Born and raised in Japan, a third-generation Korean transplant, nestled in an area of Japan with a tight Zainichi Korean population, Hyangsu Park recounts her gripping first-hand account of the reality of North Korea, where her uncle had moved.
In the Zainichi Korean schools in Japan, students were taught that North Korea was like “paradise on Earth” and shown brochures of only smiling, happy people in North Korea.
More than 93,000 Zainichi Koreans — one out of six Kainichi Koreans— moved to North Korea, even though they were originally from South Korea. That’s how compelling was the appeal of North Korea they were given in school.
“I saw it myself, for the first time,” says Park . Her mom’s brother had moved to North Korea as a teen, to follow his girlfriend at the time and motivated by what they had been told in the Zainichi Korean schools in Japan. Once in, there was no getting out.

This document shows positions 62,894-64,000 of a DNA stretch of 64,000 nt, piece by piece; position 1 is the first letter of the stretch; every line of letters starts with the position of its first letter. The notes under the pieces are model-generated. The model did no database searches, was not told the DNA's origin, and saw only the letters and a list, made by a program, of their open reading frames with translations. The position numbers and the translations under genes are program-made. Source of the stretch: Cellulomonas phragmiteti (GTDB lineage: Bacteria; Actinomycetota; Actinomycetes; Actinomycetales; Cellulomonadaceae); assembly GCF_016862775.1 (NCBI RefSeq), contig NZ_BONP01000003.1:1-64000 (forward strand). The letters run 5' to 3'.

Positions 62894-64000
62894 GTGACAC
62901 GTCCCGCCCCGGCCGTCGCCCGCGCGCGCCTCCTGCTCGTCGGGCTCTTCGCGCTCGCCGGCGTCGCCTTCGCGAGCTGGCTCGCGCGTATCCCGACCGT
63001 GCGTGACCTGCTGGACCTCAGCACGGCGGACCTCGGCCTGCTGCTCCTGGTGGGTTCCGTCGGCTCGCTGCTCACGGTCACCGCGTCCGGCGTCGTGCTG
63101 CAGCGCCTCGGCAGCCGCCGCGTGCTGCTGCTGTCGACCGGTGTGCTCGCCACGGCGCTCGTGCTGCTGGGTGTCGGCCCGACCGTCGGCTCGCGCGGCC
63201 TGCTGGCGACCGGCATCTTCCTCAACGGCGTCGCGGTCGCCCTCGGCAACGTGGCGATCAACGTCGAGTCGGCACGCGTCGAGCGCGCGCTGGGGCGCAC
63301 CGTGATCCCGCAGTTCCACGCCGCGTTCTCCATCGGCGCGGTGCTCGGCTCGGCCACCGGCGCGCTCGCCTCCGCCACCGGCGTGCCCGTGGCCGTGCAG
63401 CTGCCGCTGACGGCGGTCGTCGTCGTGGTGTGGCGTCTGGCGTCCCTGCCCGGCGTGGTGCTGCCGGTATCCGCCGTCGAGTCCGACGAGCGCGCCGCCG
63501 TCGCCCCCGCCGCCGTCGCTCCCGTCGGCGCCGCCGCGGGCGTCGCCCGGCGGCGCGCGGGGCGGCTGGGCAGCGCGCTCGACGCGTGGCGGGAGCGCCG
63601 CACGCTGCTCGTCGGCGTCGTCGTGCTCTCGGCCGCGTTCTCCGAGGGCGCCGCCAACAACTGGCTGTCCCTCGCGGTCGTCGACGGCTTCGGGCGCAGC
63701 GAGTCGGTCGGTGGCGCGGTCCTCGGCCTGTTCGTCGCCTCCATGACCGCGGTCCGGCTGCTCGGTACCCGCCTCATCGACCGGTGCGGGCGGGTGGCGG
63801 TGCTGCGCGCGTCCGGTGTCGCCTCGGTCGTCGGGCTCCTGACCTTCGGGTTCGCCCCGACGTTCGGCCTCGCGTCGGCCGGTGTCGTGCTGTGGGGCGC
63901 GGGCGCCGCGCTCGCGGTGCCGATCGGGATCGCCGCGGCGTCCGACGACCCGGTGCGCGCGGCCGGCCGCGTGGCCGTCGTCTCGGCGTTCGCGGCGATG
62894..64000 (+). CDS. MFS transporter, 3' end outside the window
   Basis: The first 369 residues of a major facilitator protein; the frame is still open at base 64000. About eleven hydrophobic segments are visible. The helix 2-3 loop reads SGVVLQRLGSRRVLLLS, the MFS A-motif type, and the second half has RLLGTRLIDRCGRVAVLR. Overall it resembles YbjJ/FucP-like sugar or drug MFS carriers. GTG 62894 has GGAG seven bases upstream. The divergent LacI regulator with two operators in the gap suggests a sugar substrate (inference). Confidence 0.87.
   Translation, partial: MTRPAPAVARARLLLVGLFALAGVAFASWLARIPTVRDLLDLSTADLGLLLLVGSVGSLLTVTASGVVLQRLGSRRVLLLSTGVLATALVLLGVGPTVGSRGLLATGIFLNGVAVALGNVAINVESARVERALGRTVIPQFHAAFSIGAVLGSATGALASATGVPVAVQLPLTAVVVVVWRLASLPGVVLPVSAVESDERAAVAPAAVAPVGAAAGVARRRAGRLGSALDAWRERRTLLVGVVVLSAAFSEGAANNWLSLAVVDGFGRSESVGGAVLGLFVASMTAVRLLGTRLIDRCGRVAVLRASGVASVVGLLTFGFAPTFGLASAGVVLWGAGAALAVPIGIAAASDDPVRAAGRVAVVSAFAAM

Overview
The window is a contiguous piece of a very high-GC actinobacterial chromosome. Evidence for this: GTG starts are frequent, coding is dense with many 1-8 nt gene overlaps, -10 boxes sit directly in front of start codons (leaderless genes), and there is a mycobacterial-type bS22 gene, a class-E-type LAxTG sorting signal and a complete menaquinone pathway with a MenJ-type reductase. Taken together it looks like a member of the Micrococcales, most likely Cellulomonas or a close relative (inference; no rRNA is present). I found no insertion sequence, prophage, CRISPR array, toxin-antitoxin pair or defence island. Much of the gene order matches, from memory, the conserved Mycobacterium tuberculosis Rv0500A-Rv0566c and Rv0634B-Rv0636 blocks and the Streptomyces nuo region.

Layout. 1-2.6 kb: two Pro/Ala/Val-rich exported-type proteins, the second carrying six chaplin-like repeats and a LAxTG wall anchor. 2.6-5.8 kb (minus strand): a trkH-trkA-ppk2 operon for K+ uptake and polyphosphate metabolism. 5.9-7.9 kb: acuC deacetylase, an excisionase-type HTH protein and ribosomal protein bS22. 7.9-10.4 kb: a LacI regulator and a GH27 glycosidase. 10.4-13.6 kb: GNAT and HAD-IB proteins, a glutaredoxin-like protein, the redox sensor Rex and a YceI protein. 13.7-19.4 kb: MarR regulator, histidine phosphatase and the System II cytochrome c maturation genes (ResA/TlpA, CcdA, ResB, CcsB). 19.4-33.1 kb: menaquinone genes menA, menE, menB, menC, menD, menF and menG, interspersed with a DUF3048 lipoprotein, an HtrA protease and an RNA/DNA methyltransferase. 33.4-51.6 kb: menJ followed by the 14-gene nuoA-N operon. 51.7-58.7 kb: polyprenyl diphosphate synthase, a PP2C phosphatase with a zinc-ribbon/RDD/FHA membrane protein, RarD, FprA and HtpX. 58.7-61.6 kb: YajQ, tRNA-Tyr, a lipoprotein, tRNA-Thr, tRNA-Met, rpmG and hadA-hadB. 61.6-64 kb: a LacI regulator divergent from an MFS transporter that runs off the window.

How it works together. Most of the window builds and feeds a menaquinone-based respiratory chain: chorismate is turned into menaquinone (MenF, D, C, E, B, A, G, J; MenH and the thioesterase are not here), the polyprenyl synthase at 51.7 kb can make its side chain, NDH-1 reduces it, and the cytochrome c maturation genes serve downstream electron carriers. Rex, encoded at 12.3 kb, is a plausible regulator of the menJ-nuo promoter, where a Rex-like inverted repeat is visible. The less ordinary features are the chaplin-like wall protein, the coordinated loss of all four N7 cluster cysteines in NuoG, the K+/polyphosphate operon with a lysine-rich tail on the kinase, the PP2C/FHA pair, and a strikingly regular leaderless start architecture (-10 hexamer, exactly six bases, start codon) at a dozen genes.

It was a nightmare from day one, as Park later saw for herself as a young girl when she first visited her uncle and her cousins, and again when she returned. “There is no freedom at all.”
This candid first-hand account gives the rest of us a window into the reality of North Korea. Invaluably informative, simply and engagingly told. Worth watching. Paradise Lost: A Generation Stolen by North Korea, a film by Jonathan Vit (below).